When it comes to IT budgeting, cybersecurity is often seen as something that holds growing businesses back. Unlike R&D or marketing departments, IT’s security division does not directly contribute to the creation of most companies’ goods and services.
However, unlike a fire hydrant that gathers dust until a fire breaks out, cybersecurity is a component that actively protects organizations from cyberthreats day in and day out. Ransomware alone is expected to attack at a rate of one business every 11 seconds by the end of this year, so cyber defenses are absolutely necessary for survival and sustained growth.
To better prepare your business for the challenges of 2021, here are a few cybersecurity resolutions you must make.
Review your IT stack and update your cybersecurity accordingly
That is, make an inventory of everything you’re using IT-wise. With this, you can check the software and hardware that need updating. Additionally, legacy IT components may already have become too expensive to support and secure. For instance, if you still have machines that run Windows 7, you’ll need to get extended security updates (ESUs) for them. These cost USD25 last year, but that amount will double this year, then again the year after.
Instead of burning money on machines that have long been obsolete anyway, you’ll be better off using new machines that have the latest operating system.
Beyond upgrading legacy components, you’ll also want to make sure your cyber defenses can accommodate significant shifts in operations, if any. To illustrate, many organizations permitted their staff to work remotely to curb the spread of the coronavirus. This meant that IT had to shift resources to the cloud and/or grant staff remote access to the on-premises (on-prem) network.
While these reduced spending on on-prem monitoring, maintenance, and support, these shifts also required businesses to invest in the corresponding cybersecurity measures, such as zero trust network access and AI-powered cloud email security.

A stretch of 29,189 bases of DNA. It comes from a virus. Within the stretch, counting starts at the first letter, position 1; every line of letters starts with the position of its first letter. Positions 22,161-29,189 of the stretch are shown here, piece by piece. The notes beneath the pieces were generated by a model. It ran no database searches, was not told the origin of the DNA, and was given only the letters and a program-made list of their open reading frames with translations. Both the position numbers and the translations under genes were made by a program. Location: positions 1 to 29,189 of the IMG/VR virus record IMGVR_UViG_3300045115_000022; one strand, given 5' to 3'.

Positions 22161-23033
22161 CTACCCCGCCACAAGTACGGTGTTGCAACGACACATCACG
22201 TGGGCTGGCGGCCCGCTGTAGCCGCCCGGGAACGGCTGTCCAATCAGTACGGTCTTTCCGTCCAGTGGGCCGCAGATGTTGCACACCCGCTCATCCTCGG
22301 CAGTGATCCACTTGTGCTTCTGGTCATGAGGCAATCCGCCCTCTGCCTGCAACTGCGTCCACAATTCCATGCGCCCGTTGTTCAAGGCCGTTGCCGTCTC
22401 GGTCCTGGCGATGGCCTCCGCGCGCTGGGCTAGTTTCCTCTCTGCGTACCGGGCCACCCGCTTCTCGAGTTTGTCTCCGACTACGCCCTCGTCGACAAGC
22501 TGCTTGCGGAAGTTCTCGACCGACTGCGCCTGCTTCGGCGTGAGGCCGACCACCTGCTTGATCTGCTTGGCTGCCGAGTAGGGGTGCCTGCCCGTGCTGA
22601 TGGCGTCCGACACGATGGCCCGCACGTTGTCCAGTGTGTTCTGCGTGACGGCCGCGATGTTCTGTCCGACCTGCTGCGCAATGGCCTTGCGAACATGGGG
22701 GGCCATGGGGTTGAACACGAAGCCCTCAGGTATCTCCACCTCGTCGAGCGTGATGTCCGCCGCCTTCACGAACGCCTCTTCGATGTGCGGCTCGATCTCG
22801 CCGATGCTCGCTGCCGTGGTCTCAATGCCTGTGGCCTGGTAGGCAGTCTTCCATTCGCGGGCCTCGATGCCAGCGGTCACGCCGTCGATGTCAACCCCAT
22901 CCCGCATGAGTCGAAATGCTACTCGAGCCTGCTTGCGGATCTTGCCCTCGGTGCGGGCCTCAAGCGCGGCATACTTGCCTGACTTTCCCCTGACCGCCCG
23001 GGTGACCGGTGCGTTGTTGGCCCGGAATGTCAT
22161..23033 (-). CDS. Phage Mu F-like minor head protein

In short, you’ll need to identify the gaps in your cyber defenses, cut needless expenses, and invest in proper cybersecurity.
Turn to Software-as-a-Service (SaaS) security solutions
If you’ve shifted much of your operations to the cloud, it means that most of what you’d want to protect would be there, too. Therefore, it makes sense to commensurately reduce spending on on-prem security (such as on hardware purchases, operational costs, maintenance costs, and software costs, among others) and subscribe to cloud security solutions instead.
Having a service provider with top-notch cybersecurity resources take the load off your shoulders ought to help you focus on your business. Additionally, their stable of experts will help you integrate their solution into your IT stack at a faster pace compared to when implementing a traditional on-prem solution.
People often think that data security and data privacy refer to the same thing, but they actually don’t. To secure data is to ensure that only authorized users can access and use it. On the other hand, to maintain data privacy is to ensure that data is only used in the manner that was agreed upon by the data’s stakeholders.
For example, when people submit their email addresses to subscribe to weekly newsletters, they don’t want to be inundated with spam emails every day. Or when health providers gather the health information of their patients, the patients expect that such info will be used exclusively for their care. If such info is needed for population statistical analyses or research into the development of new treatments, the info needs to be anonymized first.
While data security does not completely ensure data privacy, making data exclusive to authorized users does prevent unauthorized parties from misusing that data.
Start the year right by protecting your email against phishing and other online threats. Turn to Graphus for AI-powered email security. Experience our top-notch solution for yourself by availing our FREE demo.